In November 2019, PHASE Worldwide and PHASE Nepal implemented a new project tackling malnutrition amongst mothers and children in Bajura, Nepal. Funded by the Waterloo Foundation, this project aims to achieve this goal by improving nutritional practices during the first 1,000 days of life. One year into the project, we are delighted to report on the progress that has been made so far.
Bajura is one of the most remote, isolated and least-developed districts in Nepal. The region’s difficult geographical location, dry weather and minimal annual rainfall leads to low agricultural productivity and food insecurity. These problems are exacerbated by a general lack of resources, knowledge and skills, which reflects Bajura’s high rates of malnutrition and poor child and maternal health figures.
Through a community-based practical support programme, the project aims to tackle the high rates of malnutrition in the villages of Rugin and Bichhaya by focusing on both the consumption and production of nutritious food. We believe that embedding an understanding of the benefits of eating healthy food within these communities, as well as the knowledge of how to grow a diverse range of nutrient-rich crops, will result in long-lasting benefits.
To improve the consumption of healthy food, our efforts have concentrated on spreading awareness and disseminating knowledge about the importance of a nutritious and balanced diet during pregnancy and in the first 1,000 days of life; a critical time in a child’s development. Over the past year, PHASE Nepal staff have delivered 12 nutrition workshops as well as follow-up door to door visits to achieve this goal. Female Community Health Volunteers (FCHVs) are trusted community members who play an important role in promoting good health practices. The project has improved the capacity of FCHVs through improved training and guidance on the proper handling of health issues, particularly in terms of nutrition and diet.
The project has also focused on improving knowledge and understanding of how nutritious foods can be produced by farmers in Rugin and Bichhaya. Since the project began, several workshops have taken place to pass on transferrable skills to farmers. Vegetables are often difficult to grow due to the harsh climate in the region, but the workshops have taught farmers how to prepare raised nursery beds and appropriately distribute seeds so that a wide variety of vegetables can be grown. Farmers have also been provided with polytunnels and trained on how to best use this new equipment. Polytunnels are a cheap and accessible way of maintaining temperatures and preserving moisture so that vegetables have the optimum conditions to grow all year round. In many households in Rugin and Bichhaya, vegetable farming and consumption has been achieved for the very first time.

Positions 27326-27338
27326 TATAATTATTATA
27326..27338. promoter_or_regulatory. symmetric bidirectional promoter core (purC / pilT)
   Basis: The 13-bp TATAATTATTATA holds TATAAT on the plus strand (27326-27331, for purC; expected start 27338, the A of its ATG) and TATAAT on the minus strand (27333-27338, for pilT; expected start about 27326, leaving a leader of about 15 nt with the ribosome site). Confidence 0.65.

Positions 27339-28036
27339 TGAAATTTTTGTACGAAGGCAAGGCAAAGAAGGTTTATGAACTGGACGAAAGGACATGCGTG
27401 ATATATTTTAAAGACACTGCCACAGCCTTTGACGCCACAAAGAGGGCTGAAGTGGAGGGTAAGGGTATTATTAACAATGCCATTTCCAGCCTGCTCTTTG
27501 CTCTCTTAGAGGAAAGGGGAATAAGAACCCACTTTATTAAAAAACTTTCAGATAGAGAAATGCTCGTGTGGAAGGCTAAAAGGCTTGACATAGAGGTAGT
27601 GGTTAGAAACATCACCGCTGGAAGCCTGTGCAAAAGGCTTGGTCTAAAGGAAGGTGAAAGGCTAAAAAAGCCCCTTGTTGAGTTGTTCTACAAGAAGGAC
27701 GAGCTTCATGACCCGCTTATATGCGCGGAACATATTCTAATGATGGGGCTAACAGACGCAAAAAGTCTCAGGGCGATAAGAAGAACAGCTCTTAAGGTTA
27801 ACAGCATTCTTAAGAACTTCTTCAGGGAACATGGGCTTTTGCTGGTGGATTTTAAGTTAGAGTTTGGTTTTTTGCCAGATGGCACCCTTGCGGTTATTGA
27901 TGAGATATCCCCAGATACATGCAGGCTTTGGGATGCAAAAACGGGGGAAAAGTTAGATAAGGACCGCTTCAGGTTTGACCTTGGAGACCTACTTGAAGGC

Other workshops have also been organised to train farmers on how to grow mushrooms. Producing oyster mushrooms with hay and straw is a low cost and efficient method of producing protein rich food. PHASE have provided 120 farmers with spawns, plastic bags and tin drums, enabling many farmers to produce a consistent supply of mushrooms.
The funding from the Waterloo Foundation has also been used to strengthen government health services to ensure that basic primary health care needs are being met within these communities. At health posts in both Rugin and Bichhaya, PHASE staff have supported general outpatient services, as well as 24-hour emergency services. This includes maternal and child health appointments, such as antenatal checks, child delivery and postnatal services and immunisations.
The Covid-19 pandemic meant that many project activities were put on hold during Nepal’s national lockdown. Since lockdown was lifted in July, the project has been able to resume in accordance with new safety measures, including social distancing. All PHASE staff in Nepal have also been supplied with appropriate PPE. We are proud of the progress we have made so far with the help of the Waterloo Foundation, and will continue to work hard to support communities in Bajura to improve health and nutritional practices for the remainder of the project and beyond.